Sam Nute is a photographer I discovered through Rebecca Lily’s Pro Set V pack of Lightroom presets. However, it’s his recent work on Instagram that has caught my attention over and over.

Sam’s recent work — like this shot at Yosemite National Park — has taken my breath away. But it’s this photo, also at Yosemite, that sent me down an all-new rabbit hole. (You can find an enlarged version of that photo right here on Sam’s personal site.)

I asked some friends what their thoughts were regarding Sam’s editing process and how he was able to gather the “look”. The answer that led to a rabbit hole were the words “split toning”.

I’d heard these words before but wasn’t quite sure of the editing process.

(I’m also not implying Sam used split toning. It was just the answer I was given as a potential method for creating such an incredible colour in the photograph.)

In short, split toning adds certain colours to the highlights and certain colours to the shadows in order to provide an overall veneer to your photograph. Experienced photographers will understand this far better than I could ever explain, but hopefully this provides an accurate foundation.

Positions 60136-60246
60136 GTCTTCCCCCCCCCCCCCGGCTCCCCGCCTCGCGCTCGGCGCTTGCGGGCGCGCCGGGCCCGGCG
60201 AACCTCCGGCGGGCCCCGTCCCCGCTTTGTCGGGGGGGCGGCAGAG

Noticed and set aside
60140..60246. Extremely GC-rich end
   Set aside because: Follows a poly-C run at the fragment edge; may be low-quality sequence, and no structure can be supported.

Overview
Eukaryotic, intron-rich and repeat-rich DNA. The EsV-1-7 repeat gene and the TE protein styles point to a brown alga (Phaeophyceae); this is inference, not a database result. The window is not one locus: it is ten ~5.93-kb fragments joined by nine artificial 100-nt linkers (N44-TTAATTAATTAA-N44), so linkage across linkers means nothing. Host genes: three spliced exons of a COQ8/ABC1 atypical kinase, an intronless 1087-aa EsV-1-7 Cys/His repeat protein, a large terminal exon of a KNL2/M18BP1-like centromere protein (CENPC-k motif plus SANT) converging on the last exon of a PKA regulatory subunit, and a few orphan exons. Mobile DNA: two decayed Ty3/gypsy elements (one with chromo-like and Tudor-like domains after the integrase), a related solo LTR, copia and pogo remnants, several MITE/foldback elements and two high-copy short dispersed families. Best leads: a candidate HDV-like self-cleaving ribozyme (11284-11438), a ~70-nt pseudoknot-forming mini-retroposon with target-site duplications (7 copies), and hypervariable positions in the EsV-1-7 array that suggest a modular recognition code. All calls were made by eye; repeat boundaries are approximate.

After digging into Lightroom, I specifically looked at this photo to see if I could grab any sort of “look”. Here’s the original:

And here’s that same photo, but with some split toning applied:

I read somewhere in my research that contrasting colours work best with one another when split toning (reds with greens, blues with oranges, etc.), so this photo has some orange highlights and some blue shadows. Everything is heavily skewed towards the highlights in order to give it a more golden look.

I tried hard to replicate the look of Sam’s first photo from Yosemite National Park. However, if there’s one lesson here, it’s simple: There is no substitute for great light before you edit. You can create a golden hour look by split toning and applying other edits, but it’ll always be easy to pick those who faked it and those who woke up early to shoot that brilliant early morning light.

This was a fun experiment and one I hope to continue to hone over time.

I love the long-run learning curve of photography.